Blog Post

Planning a Cloud Migration with Digital Experience Monitoring

Get tips on planning a seamless cloud migration by checking out this blog post.

In our first installment of this blog series, we went over the different types of applications migrated to the cloud and the benefits IT organizations hope to achieve by moving applications to the cloud.

Unfortunately, IT can’t just press a button or even whip up a few lines of code to move applications to the cloud. Like any strategic move by IT, a cloud migration requires advanced planning. That planning should start by asking and answering these three questions:

  1. How does the application currently perform?
  2. How will moving the application impact users? Will there be more or less latency?
  3. Can the corporate network support the additional bandwidth requirements that using the cloud will create?

We’re naturally focusing on performance here because we’re a performance monitoring company. But performance is an all too common pitfall of cloud migration. That’s because many organizations don’t plan adequately for the impact on the enterprise network and end users of moving applications and workloads to the cloud.

So what should you be measuring? We recommend taking these five factors into consideration:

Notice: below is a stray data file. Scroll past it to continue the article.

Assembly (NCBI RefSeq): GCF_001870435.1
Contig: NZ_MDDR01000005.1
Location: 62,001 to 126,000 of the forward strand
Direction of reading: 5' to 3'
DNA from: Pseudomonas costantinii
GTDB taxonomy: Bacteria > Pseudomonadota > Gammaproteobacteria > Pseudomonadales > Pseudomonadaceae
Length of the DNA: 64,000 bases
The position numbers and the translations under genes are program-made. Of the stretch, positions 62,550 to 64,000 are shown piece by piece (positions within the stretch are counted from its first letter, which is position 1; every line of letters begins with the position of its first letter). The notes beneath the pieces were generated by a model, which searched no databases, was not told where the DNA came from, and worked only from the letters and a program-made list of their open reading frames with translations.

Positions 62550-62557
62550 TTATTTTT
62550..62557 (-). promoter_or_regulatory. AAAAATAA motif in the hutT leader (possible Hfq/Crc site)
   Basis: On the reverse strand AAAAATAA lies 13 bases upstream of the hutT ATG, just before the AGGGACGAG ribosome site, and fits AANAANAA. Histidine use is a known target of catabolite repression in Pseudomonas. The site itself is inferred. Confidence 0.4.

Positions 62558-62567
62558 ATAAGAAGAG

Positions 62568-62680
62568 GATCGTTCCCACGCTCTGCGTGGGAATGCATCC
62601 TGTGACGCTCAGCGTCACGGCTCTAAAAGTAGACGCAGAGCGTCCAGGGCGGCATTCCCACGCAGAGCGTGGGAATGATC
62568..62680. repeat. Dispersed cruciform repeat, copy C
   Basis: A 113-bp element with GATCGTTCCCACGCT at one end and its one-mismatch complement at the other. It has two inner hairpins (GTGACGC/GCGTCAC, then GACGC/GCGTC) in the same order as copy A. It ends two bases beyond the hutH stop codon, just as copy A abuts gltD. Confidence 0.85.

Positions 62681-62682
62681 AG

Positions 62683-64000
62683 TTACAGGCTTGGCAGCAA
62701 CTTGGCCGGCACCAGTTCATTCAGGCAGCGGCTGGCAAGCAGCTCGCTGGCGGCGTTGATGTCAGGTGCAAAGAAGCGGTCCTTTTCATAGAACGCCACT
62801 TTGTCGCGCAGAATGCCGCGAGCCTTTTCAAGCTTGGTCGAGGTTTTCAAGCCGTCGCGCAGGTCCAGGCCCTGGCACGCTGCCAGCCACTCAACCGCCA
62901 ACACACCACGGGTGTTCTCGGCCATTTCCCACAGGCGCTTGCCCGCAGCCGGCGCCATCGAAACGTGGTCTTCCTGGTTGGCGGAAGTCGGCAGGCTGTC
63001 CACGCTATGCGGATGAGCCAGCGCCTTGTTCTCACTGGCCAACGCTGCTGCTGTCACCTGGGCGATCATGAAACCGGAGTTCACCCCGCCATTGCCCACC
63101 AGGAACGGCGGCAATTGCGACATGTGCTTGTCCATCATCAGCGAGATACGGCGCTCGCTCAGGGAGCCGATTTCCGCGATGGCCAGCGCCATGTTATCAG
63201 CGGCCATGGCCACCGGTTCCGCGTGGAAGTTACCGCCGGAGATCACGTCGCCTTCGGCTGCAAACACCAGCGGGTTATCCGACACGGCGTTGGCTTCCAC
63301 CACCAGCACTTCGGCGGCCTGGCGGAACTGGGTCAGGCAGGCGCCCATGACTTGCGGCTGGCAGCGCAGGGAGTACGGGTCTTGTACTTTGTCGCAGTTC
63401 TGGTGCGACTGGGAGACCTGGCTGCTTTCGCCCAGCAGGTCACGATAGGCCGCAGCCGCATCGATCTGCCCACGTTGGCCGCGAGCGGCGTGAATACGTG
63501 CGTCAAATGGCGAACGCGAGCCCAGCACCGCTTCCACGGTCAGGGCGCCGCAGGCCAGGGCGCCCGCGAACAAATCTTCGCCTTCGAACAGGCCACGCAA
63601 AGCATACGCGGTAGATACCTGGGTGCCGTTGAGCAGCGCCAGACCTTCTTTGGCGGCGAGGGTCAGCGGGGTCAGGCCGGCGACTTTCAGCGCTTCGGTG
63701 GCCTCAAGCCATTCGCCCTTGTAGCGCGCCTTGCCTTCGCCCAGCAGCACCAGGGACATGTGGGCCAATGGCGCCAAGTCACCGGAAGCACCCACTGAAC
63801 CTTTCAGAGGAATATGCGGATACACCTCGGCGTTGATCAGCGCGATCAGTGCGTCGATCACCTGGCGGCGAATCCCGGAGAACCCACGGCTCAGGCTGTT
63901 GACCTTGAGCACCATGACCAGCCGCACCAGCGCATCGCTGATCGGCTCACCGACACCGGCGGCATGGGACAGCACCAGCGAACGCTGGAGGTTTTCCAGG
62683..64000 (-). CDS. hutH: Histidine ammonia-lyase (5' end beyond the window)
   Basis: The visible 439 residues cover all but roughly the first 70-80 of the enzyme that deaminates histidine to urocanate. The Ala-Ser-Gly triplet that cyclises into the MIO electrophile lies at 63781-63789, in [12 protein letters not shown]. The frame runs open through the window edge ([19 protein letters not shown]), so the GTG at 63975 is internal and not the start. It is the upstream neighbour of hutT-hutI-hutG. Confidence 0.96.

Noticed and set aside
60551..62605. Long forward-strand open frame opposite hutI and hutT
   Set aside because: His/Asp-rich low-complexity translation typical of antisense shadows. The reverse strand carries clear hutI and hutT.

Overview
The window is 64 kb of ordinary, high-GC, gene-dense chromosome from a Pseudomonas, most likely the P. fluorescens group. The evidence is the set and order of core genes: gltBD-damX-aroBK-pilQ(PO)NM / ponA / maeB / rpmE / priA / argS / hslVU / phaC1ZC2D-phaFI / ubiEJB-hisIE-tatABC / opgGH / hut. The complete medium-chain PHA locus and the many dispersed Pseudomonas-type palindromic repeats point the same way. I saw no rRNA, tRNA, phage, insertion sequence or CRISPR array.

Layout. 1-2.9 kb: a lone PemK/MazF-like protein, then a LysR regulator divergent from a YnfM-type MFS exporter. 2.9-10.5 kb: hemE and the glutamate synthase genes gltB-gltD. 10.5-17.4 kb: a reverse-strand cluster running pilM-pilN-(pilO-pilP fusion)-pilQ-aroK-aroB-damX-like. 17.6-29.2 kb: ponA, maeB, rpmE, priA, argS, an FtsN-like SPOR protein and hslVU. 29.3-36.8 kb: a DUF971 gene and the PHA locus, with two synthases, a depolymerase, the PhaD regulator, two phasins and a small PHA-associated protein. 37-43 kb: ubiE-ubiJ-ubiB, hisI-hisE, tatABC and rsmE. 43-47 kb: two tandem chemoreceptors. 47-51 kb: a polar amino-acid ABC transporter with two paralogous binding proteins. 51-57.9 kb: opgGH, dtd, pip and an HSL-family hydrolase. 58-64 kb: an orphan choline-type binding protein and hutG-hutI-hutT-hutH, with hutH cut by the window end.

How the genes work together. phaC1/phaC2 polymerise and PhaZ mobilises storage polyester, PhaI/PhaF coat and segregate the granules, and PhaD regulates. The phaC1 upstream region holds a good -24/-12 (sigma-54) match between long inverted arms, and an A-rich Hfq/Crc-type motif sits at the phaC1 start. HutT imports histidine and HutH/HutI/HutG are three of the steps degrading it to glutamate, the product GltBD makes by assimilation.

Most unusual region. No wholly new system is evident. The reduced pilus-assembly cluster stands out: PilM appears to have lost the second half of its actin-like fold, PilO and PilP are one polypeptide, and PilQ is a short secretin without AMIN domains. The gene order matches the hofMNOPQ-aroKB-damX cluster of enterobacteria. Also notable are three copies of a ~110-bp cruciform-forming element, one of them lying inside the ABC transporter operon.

1. Average Wait Time: the average time it takes a web page or application to load.
  2. Cost & Throughput: the cost of provisioning cloud resources and the amount of data being accessed from the cloud.
  3. Response Time/Latency: the amount of time it takes for site or application to respond to a user request.
  4. Geo Load Balancing: the ability to distribute application requests across cloud resources in multiple geographies.
  5. Allocation of resources: efficient use of cloud resources to deliver optimum performance.

While cloud migration planning can be difficult, there are tools that can help. With its synthetic monitoring capabilities, Catchpoint can measure page load times, response times and transaction complete times from a global network of nearly 600 nodes, taking into account APIs, network and complex distributed Internet infrastructure such as DNS, CDNs, and site acceleration services. This will help you evaluate the cloud services from the end user’s perspective, see how your local network and Internet services impact performance of applications running in the cloud, and benchmark the performance of your applications and services.

To learn more, stay tuned for the next installment of this blog series or download our new ebook, Using Digital Experience Monitoring to Guide Cloud Migrations.

Synthetic Monitoring
Network Reachability
API Monitoring
Cloud Migration
Workforce Experience
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